This is where it gets a bit complicated. You can get by perfectly well without these names just by pointing or using creative, descriptive language as demonstrated in the top photo by the lovely Paprika, but it’s fun to know the more technical names as well!
1. The Tip – commonly called “bumpy toe protector thing,” “toe,” “tip overlay” or “that part that gets dinged up when you trip on things.” As described in those creative terms, this part of the shoe serves the dual purpose of protecting your toes from the terrain and protecting the more fragile mesh of the upper from tears and snags.
2. The Vamp – commonly called “forefront,” “front top,” or “toe box.” This is the part of the shoe that holds your toes. It is below the tongue, so it’s not adjustable, therefore it’s important that the shoe naturally fits you in this area (not too tight, not too sloppy).
3. The Quarter – commonly called “mesh,” “midfoot,” “the side” or “main material.” This is exactly what it is commonly called: the mesh in the midfoot on the side, but officially it is referred to as the quarter.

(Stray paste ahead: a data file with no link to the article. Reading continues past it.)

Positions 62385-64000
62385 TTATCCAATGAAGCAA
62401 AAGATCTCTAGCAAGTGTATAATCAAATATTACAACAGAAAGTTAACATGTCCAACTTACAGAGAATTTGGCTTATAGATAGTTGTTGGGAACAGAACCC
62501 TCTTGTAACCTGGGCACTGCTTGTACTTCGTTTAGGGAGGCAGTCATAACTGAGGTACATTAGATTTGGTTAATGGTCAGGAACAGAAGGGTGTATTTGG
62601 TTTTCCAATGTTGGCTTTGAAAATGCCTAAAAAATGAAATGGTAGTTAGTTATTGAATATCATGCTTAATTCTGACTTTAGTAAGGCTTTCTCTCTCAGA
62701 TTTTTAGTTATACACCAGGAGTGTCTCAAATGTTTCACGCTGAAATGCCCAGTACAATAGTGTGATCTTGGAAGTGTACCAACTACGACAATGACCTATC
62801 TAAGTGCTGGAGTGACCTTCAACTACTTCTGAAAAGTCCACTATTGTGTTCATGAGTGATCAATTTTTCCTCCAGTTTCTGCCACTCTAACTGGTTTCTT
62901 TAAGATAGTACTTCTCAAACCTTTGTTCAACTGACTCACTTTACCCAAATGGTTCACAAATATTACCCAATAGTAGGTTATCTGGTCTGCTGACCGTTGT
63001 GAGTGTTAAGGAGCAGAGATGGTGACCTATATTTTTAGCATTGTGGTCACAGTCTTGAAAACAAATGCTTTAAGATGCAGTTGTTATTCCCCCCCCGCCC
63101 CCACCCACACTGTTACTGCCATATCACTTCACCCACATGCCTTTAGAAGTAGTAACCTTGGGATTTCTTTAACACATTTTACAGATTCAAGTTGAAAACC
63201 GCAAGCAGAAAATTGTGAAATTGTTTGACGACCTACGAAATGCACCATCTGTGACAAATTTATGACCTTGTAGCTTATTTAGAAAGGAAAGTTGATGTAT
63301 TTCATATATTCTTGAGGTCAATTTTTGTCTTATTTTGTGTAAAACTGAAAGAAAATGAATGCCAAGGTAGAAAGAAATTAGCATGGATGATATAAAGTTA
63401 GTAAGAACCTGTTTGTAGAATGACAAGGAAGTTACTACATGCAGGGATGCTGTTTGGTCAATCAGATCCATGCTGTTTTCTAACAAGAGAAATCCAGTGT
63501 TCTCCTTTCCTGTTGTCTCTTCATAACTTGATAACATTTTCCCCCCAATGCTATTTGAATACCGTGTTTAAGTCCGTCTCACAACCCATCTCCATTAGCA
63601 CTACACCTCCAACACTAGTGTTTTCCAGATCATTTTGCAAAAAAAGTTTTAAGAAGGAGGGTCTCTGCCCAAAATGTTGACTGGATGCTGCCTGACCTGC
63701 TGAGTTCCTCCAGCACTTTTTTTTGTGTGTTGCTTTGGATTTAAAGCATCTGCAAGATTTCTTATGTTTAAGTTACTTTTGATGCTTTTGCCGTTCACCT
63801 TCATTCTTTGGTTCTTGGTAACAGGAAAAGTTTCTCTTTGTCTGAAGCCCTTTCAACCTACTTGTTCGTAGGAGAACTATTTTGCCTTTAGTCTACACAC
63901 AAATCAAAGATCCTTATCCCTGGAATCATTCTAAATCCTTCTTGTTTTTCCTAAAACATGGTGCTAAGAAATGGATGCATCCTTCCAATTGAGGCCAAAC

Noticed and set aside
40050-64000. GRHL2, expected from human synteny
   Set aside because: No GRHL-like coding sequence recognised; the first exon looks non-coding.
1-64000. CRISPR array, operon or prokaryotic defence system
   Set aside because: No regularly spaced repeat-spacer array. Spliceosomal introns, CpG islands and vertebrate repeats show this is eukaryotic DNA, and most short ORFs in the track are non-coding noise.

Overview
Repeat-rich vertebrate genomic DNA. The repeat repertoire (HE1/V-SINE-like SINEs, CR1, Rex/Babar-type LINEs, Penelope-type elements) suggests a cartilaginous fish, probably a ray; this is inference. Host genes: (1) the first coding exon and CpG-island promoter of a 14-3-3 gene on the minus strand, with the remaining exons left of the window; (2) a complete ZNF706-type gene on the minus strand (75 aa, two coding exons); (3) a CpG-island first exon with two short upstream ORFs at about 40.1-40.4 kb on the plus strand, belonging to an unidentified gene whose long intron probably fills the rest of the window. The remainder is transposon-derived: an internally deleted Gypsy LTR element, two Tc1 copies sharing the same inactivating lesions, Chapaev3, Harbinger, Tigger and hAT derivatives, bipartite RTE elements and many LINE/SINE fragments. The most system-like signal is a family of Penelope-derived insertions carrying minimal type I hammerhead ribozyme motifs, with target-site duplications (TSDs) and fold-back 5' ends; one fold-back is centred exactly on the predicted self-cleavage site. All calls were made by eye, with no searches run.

4. The Eyestay – commonly called “that colored part where the shoelace holes are,” “laces holder,” or “the thing with the lace holes.” This part of the shoe reinforces the lace holes or eyelets so that when you tighten your shoelaces they don’t tear through the quarter mesh.
5. The Tongue –You totally already knew this one. It protects the foot from the laces and allows for variability of fit when laces are tightened.
6. Lace and Aglet – You know this one too. The lace tightens the shoe and holds it shut. The aglets, those little hard bits on the ends of the laces, make it easier to thread the laces through the eyelets and stop the laces from fraying.
7. The Collar – commonly called “the part where my foot goes in,” “chafey bits around the top” or the Salty favorite, “the foot portal,” refers to the area around the top of your foot. Often there is added foam and cushioning in this area to make the shoe comfortable around your ankle and to help lock your heel in.
8. The Heel – also called “foxing” or “heel cup” is often a material overlay in the heel area. This component helps add security to the heel fit and works together with the Heel Counter, which is inside of the heel area, to lock your foot into the shoe.
9. The Midsole – commonly called “the foam part,” “cushion,” “sole,” or “the squishy part” is the part of the shoe that provides cushioning.
10. The Outsole – commonly called “the rubber part,” “sole,” or “tread” is the part of the shoe that provides traction.
Whew! Okay, so those are the basics! I could dive into more details, but I’m confident that if you can master the details above, you will be able to articulate most of what you want to say without having to hedge around with inexact phrases (however entertaining they may be).
What terms have you used to refer to the parts of your shoes?